Abuse of Free-to-Play is Destroying Video Gaming

If you've been lucky enough to avoid all the cruddy city-building Farmville clones on various mobile platforms (notably the modern license-squandering equivalent of LJN Toys, Gameloft) and Facebook, as well as all the garbage like King's Candy Crush that you hopefully have been lucky to avoid seeing on a neighbor's mobile phone or even in commercials on television (for goodness' sake), then allow me to explain free-to-play (or more accurately, pay-to-win) gaming.

Microtransactions are the latest craze in gaming for devices that can have a linked credit card number. The general idea is that you can pay an insignificant amount of money to coerce a significant in-game change. More specifically, four notable forms of abusive microtransaction have come to light:

If you can't see where this is going, that insignificant amount of money adds up substantially as you purchase doohickey after whatchamacallit after tchotchke for your character or land. After a while (or perhaps after viewing your account statement), your brain acknowledges that you have dropped a small fortune—the cost of a AAA video game or two, or even an entire game console—on a silly mobile game, all because of loss aversion from sunk costs. In short, you've already made a small investment, so quitting makes that investment for naught.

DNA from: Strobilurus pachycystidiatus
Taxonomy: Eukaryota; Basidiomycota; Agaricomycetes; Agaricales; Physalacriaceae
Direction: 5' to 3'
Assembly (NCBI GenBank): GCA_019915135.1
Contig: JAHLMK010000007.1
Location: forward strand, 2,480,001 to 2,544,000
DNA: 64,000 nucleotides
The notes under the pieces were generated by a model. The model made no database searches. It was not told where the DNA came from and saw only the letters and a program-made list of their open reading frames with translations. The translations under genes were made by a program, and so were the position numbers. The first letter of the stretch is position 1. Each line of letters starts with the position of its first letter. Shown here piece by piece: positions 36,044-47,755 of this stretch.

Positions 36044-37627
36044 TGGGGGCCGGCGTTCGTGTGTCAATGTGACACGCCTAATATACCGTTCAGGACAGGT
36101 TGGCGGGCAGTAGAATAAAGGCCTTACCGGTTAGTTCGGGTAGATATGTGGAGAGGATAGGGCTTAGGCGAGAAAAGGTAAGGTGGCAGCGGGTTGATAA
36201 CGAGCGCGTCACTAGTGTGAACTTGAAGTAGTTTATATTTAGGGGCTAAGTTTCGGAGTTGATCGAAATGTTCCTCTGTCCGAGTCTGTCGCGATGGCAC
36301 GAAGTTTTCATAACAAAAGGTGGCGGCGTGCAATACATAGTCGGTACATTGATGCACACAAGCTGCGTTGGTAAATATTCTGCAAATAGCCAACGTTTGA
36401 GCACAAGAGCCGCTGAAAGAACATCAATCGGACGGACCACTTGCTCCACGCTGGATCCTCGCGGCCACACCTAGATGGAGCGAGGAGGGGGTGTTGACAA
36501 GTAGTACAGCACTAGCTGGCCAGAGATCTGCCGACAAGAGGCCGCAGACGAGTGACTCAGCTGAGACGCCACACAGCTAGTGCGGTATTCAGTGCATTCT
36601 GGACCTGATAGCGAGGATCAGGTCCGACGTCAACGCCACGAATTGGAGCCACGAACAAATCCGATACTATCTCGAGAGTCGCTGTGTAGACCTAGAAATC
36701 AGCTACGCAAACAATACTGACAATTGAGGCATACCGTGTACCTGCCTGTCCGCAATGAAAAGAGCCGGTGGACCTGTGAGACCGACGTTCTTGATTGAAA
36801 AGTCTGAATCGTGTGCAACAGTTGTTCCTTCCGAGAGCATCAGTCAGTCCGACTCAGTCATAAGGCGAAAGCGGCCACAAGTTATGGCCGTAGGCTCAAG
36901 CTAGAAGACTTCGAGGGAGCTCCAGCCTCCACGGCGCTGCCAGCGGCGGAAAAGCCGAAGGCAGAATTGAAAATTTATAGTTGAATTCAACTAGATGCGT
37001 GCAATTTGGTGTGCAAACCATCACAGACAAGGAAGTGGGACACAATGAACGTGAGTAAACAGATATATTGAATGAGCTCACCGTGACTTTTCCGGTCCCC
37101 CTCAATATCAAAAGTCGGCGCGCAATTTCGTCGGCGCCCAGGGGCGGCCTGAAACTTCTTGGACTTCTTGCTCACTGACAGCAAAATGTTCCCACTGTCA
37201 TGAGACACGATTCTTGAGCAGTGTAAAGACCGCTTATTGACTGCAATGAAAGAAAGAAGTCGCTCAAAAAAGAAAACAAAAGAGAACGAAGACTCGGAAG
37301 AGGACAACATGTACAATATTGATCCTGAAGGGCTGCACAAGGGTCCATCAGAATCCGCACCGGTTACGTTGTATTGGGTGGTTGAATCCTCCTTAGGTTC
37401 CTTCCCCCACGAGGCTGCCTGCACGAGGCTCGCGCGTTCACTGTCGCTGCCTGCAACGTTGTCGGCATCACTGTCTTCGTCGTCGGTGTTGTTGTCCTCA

Gameloft, in particular, seems to be wasting popular licenses left and right on this junk. The first major My Little Pony: Friendship is Magic game? Farmville clone. The advertisement on a scrap of paper included with a DVD of Men in Black 3? Farmville clone. ...And with the Blu-ray of Ice Age: Continental Drift? Yep, a Farmville clone. A good amount of the licensed stuff on the mobile stores? You guessed it: Farmville clones.

You often can see articles about microtransactions ruining many good franchises. Overall, I think all this disservice by the likes of these greedy mobile developers--both to fans and the original franchise creators--is just ruining classic video games and may likely send the entire art form into the ground again à la the Crash of 1983, where nobody trusts buying games any more due to too many mediocre experiences.

To sum it all up, I'm going to quote that last review:

David Jenkins:
Just play a video game, a real video game, and help stop these hateful anti-games from spreading their poison any further.


I have to say that one of the best ways that I've seen folks make a game free is by simply releasing a demo, which contains the first few levels of the game, then at the end of the demo showing off some of the levels that can be found in the full version. Often, they get you because you'll play the demo a couple times, think it's fun, and want to try out new parts of the game. It also lowers the odds of you from buying a game you'll resent having bought because you can sample it first (and resented sales almost certainly skew sales figures, especially lately with many games focusing heavily on pre-order bonuses, which you have to invest in before the reviews are published).

Now, I don't mean time-limited trials. Those are no fun because they're too arbitrary and you can't feel like you've completed all there is to do in the demo.